OK, so what should you do? In the rest of this article, I’ll lay out a systematic approach for working around LUA bugs while at the same time minimizing exposure. I’ll discuss approaches from most-preferred to least-preferred, listing some of the pros and cons of each. By the way, while the guidance in this article is primarily geared towards Windows XP, the techniques will also work on Windows Vista.
It’s a Bug—Treat it Like One and Make the Developers Fix It!
This is the best approach. If there is no legitimate reason (business or technical) for the app to require admin privileges, then failure of the app to work for a regular user account is a serious bug that compromises system security, stability, and manageability. Seriously consider having the developers fix the problem directly in the code.
If the development team responds to your request by saying something like "it’s mission-critical so it has to run as admin" or "the app has to run as admin because it writes to HKEY_LOCAL_MACHINE," you should respond by saying "you’re talking nonsense," and insist that they fix the bug.
Benefits: Once the development team has fixed the bug directly in the application code, you don’t need to carry forward any shims, tweaks, or workarounds. In addition, the developers may learn from the experience and avoid creating new LUA bugs. (Note that the number 1 cause of LUA bugs is developers running as admin when writing their code! I discuss this more in the "Loosen Access Control Lists" section.)
Drawbacks: The expense in both time and money can be prohibitive, especially if you have limited resources and a lot of apps that need to be fixed. The app may need to be rearchitected, and new bugs may be introduced in the process.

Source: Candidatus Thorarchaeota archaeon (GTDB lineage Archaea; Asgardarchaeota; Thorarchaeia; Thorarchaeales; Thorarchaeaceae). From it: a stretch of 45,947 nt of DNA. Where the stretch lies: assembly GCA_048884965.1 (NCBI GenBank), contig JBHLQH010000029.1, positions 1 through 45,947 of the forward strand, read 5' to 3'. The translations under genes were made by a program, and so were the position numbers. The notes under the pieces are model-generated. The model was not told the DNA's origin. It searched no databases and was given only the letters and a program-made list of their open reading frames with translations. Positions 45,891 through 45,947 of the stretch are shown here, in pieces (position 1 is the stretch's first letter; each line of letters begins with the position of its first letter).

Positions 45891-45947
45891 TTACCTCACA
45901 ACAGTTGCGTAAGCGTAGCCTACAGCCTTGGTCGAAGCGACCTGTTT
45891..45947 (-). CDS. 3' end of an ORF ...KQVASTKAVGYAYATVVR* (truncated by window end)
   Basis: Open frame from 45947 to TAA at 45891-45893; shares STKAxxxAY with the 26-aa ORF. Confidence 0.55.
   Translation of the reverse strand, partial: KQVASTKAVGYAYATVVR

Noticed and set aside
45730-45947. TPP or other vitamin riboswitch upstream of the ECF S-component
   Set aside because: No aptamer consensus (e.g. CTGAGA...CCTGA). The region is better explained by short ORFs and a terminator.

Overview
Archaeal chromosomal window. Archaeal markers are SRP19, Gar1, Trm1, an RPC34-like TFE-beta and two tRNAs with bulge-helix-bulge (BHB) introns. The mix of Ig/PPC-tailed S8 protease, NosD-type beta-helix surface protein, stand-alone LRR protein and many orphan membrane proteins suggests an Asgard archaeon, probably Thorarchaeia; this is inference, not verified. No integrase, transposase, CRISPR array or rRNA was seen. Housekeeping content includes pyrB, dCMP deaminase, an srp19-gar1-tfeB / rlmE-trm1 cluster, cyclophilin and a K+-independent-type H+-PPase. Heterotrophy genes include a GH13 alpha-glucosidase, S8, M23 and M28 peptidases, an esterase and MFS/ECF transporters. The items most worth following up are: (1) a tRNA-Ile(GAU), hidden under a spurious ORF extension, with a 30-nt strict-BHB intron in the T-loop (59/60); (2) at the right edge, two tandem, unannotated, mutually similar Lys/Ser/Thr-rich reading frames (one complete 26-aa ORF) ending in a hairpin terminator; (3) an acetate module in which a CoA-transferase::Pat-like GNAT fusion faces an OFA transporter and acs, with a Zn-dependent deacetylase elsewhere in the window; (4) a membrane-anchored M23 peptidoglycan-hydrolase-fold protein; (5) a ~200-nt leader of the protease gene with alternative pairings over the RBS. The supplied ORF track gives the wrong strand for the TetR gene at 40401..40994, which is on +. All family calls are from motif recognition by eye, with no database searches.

Another hurdle is that the developers or the source code may not be available. You could be dealing with third-party code from a company that no longer exists. The developers may be in rehab. Or in jail. Or, worse yet, working for your competitor. You get the idea.
Use the Application Compatibility Toolkit
The Application Compatibility Toolkit (ACT) offers useful LUA Mode shims. These shims detect attempts to write to systemwide locations in the file system and registry and silently redirect them to per-user locations. (Windows Vista includes a better equivalent called File and Registry Virtualization.) You can find the Application Compatibility Toolkit at "
Application Compatibility: Overview
Benefits: The really compelling reason for using the LUA Mode shims found in the Application Compatibility Toolkit is that it’s easy. This also doesn’t require you to elevate privileges.
Drawbacks: On Windows XP, the LUA Mode shims often do not work. (File and Registry Virtualization in Windows Vista is a complete rewrite and will have much higher compatibility marks than ACT LUA Modes in Windows XP.)
The added complexity of the underlying operations can make troubleshooting more complicated when things don’t work.
Copy Specific HKCR Keys to HKCU\Software\Classes